I'd have made an excellent caveperson. As long as people let me stay in my cave until I was ready to leave.

Friday, July 24, 2015


I did not know, in May, when I ordered statuesque annuals whose growth peaks in late summer, that we would have to move in August. Lock, stock, and smoking terra cotta.

After last winter killed off all our boxwoods and a blueberry I decided to fill their big pots with annuals, this year. Less expensive. But I wanted height, a presence. Last year's purchased (Seedman) Nicotiana mutabilis seed's enjoyed a 100% germination failure rate, and this year I found these, from Annie's Annuals. A garden design client had asked about ordering plants online and I - a devotee of local garden shops and growers - was disparaging about quality, before I thought I should investigate further. So I guinea pigged myself.

These four inch pots arrived in early May, their soil still damp with Bay Area water, and held in place with ingenious covers and elastic bands and cardboard separators. 

A few of the large, fragile leaves were broken, but I repotted the plants right away, watered them well, and within a couple of weeks they had doubled in size. Their lowest leaves are now over two feet in length, and the most advanced plant is taller than I am. Internet plants get the green light. At least, these do.

The buds open white.

A pale blush begins in the flower.

...and after another day there is rose. 

I had fallen in love with this nicotiana after seeing a clump of them in my mother's Cape Town garden, backlit in the dawn light of a jetlagged morning and subsequently at the BBG.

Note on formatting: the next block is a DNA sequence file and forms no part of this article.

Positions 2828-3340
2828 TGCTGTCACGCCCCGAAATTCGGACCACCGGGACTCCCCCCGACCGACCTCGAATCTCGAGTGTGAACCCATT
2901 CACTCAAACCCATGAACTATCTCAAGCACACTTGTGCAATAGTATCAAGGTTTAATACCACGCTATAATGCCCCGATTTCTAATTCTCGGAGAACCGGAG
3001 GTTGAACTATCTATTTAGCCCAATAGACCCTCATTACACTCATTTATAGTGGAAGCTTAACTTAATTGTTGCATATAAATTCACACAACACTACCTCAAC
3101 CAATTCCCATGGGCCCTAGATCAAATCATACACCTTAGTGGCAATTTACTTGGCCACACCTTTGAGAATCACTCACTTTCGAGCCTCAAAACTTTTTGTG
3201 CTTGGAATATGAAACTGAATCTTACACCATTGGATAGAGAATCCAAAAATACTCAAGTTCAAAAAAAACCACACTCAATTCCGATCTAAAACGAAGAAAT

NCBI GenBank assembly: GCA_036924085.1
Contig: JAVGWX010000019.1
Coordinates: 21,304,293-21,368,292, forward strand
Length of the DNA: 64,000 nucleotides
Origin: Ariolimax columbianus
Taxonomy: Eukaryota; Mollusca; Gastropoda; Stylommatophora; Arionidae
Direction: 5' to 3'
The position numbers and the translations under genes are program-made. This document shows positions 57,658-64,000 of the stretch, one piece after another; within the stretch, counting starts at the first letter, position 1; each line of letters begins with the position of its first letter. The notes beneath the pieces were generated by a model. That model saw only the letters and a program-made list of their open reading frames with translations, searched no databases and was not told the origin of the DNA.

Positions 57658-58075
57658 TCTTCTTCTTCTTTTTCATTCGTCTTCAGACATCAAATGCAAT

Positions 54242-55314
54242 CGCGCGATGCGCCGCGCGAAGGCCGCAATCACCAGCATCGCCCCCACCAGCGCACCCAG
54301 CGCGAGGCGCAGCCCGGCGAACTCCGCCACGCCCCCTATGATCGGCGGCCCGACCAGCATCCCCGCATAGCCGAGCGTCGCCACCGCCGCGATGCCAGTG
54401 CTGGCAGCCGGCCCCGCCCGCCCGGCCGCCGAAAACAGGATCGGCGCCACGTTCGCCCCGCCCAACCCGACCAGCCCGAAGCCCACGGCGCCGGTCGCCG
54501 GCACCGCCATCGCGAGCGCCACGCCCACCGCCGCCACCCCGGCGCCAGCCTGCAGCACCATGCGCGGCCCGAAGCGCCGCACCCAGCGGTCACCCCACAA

The subsidiary flower stems grow longer, and cantilever over the broad leaves below.

At night they are lightly scented.

Apart from their vertical interest and fat tropical stricture on the Harlem terrace they are also meant to lure hummingbirds. Like the jewelweed, the agastache, the blablabla.

The smaller, green Nicotiana langsdorfii seeded freely from last year's planting, but - curiously - not a single N. sylvestris came up. Many seeds must have been shed last summer, despite my deadheading.

For now, the tall tobacco plants behave as they did in my spring dreams.

Tall, delicate. Magnets for large bees.

Subject to change.

Tuesday, July 21, 2015

Lilium superbum, North Woods

If you hustle, you will catch a glimpse of this stand of Lilium superbum in a southern, meadowy fringe of Central Park's North Woods.

It has been a privilege, during our nearly two-year sojourn in Harlem, to be close to Central Park, whose northern edge is a 15 minute walk south from home.  I have spent a lot of time in the North Woods, on my own, or leading wild plant walks. If we leave Harlem in our imminent move, I will miss this proximity to our urban wildness.